ICTR-PHE 2016: Uniting physics, biology and medicine
The third edition of the ICTR-PHE conference (see here), held in Geneva from 15 to 19 February, was again a unique place where multidisciplinary scientists met to share knowledge and to bridge gaps between all disciplines. More than 440 participants from all over the world met during five days and then returned to their home institutes with new ideas, new collaboration prospects, and optimistic visions of the future of cancer therapy.
In their opening addresses on Monday 15 February, Eckhard Elsen, CERN’s Director for Research and Computing, and the conference chairs, CERN’s Manjit Dosanjh and Jacques Bernier from Clinique de Genolier, welcomed the participants, discussed the aims and how the primary scope of the event to “go from lab to bed” can be implemented effectively.
During five days, a very large spectrum of topics was covered – radiobiology, nuclear medicine, detectors and imaging, new technologies… – and many new researches were presented. This biennial conference is an important platform for representatives of the communities of physics, biology, and medicine, which have the occasion to gather, brainstorm and work together.
Indeed, already on that first day, experts in detector technologies, particle accelerators and nuclear medicine, as well as radiochemists, biologists and IT professionals were exchanging ideas and sharing their knowledge.
Some topics raised a particular interest in the audience, for example the studies on prompt gamma imaging, presented by Thomas Bortfeld, from the Massachusetts General Hospital and Harvard Medical School, and Saad Aldawood, from the Ludwig Maximilians University of Munich and the King Saud University of Riyadh. In particle beam therapy, the finite range of the beam can be a double-edged sword, because the over- or under-shoot of the beam requires extra margins in order to spare the healthy tissue. But this can compromise the dose distribution and the effectiveness of the therapy. That is why big effort is being put in developing imaging techniques for beam range assessment, and prompt gamma imaging appears to be the most promising one. It is based on the detection of secondary gamma radiation emitted from nuclear reactions of protons with tissue. It would allow detecting in real time the position of the beam in the body of the patient (during treatment) with an accuracy of about 1 mm. With such a precision, the range margins could be reduced, resulting in significant improvements of treatment quality.
The development and the clinical use of prompt gamma camera resulting from the ENVISION and ENTERVSION (projects that were funded by the EC and coordinated by CERN) was presented in detail by Christian Richter from Oncoray, Dresden.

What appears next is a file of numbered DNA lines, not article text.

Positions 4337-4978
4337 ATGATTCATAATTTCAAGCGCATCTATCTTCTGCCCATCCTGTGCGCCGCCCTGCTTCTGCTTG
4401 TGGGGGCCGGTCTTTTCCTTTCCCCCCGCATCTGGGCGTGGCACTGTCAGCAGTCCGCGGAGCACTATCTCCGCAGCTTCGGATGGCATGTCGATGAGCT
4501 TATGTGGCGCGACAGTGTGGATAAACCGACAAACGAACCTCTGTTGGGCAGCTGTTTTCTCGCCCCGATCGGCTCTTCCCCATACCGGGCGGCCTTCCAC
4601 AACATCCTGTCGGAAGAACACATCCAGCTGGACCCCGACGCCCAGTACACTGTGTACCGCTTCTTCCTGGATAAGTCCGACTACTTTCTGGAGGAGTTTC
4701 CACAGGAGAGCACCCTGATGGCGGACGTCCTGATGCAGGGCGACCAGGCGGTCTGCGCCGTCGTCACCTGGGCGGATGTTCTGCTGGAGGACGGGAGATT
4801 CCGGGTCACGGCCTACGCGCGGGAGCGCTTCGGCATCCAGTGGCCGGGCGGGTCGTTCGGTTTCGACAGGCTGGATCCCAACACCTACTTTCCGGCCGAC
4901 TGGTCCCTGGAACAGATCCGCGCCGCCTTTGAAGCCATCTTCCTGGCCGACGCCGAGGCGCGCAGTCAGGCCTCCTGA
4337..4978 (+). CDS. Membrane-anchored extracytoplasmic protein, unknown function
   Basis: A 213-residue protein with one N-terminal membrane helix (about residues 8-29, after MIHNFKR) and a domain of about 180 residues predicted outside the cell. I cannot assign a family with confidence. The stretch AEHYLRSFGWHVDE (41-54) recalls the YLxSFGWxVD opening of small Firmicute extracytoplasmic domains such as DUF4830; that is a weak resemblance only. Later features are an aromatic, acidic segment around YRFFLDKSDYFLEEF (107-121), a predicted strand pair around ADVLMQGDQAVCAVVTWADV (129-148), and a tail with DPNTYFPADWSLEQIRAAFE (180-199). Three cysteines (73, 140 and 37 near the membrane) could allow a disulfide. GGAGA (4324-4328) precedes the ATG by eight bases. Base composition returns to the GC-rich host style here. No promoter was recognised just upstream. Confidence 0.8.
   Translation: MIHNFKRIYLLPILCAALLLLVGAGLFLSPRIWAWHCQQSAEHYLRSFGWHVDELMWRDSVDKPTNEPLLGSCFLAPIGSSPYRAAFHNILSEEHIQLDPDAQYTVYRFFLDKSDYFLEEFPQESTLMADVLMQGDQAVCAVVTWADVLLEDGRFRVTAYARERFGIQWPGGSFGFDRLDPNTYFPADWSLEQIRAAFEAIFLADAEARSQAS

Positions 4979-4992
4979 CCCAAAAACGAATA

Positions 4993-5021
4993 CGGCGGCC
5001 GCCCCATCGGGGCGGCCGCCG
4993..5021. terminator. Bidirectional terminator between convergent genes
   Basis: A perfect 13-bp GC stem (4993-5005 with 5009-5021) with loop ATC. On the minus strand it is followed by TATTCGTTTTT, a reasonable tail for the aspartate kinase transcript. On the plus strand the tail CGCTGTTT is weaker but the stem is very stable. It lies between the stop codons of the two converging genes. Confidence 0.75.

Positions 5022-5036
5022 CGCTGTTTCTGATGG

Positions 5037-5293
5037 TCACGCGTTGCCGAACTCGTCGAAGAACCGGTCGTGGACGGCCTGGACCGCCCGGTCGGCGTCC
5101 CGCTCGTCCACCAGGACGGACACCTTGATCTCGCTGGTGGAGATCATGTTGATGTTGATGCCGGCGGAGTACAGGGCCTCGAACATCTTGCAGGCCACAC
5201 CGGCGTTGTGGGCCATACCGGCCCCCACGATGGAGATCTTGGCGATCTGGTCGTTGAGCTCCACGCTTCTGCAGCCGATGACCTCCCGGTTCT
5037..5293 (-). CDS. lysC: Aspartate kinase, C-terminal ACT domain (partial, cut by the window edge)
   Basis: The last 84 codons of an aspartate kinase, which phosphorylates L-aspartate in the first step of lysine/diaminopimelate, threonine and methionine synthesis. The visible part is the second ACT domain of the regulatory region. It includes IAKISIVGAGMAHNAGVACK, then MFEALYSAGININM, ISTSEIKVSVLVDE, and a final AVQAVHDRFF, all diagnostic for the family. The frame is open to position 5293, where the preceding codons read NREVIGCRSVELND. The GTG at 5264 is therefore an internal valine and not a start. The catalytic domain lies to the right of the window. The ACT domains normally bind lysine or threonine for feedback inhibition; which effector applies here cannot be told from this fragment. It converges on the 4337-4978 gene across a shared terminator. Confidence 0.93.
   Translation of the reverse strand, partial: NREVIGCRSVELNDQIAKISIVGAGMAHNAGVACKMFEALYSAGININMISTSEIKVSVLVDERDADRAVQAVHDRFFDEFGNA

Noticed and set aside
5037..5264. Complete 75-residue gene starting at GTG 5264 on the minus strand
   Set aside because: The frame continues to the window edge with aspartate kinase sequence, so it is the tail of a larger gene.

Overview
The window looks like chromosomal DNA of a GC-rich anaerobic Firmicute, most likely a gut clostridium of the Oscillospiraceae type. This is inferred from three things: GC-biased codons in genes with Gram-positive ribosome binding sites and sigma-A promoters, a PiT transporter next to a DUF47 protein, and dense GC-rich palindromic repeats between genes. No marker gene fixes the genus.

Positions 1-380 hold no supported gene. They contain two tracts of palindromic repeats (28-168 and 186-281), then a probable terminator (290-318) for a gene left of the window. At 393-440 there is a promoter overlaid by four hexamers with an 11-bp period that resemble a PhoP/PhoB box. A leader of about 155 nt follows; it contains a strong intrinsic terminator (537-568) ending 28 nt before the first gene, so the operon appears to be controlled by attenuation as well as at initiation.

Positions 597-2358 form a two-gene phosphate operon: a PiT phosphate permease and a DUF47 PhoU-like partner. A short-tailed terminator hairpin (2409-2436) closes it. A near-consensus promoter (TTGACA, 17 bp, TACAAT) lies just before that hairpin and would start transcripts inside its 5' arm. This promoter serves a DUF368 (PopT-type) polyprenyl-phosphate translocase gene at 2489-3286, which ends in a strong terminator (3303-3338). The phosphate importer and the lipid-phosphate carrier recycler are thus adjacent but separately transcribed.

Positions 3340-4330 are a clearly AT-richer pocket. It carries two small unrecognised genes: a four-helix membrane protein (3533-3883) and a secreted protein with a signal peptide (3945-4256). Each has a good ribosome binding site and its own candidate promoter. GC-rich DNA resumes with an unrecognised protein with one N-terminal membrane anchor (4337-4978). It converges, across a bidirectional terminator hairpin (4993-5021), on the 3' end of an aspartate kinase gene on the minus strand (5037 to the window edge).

Philippe Lambin, from the University Medical Centre of Maastricht (The Netherlands), tackled another promising topic, one we are very familiar with at CERN: big data. In a recent study, he shows how distributed learning can be a solution for rapid learning health care. “Rapid learning” is defined as the use of data routinely generated through patient care and clinical research to feed an ever-growing database. Thanks to this database, researchers hope to be able to develop mathematical models – following the example of weather models – capable of “predicting the future”.
The presentation on the use of magnetic resonance imaging (MRI) for external beam radiotherapy guidance, by Jan Lagendijk from the University Medical Centre of Utrecht (The Netherlands), also opened very new perspectives. Lagendijk explained that, although for certain tumours it is possible to have a good visualization of the cancerous structures with cone beam computed tomography linac (CT-linac) radiotherapy systems, it is not the case for all the tumours. On-line and real-time MRI guidance may offer the possibility to better imaging and thus targeting these tumors. This could provide a breakthrough in the application of radiotherapy and redefine the relation between radiotherapy and surgery.
In addition to senior and prestigious speakers, ICTR-PHE also featured the work of younger researchers: more than 100 of them presented their latest research in the poster sessions.
Finally, in line with its goal of merging different approaches and disciplines, the public talk by Domenico Vicinanza and Genevieve Williams, from Anglia Ruskin University in Cambridge, titled “Sound for Health – from Astronomy to Biomedical Sciences: Music and Sound as Tools for Scientific Investigation”, introduced a novel methodology that uses sound to improve our knowledge and understanding of human motor control.
To go further and have an overview of the 2016 ICTR-PHE presentations, you are invited to read the ICTR-PHE blog.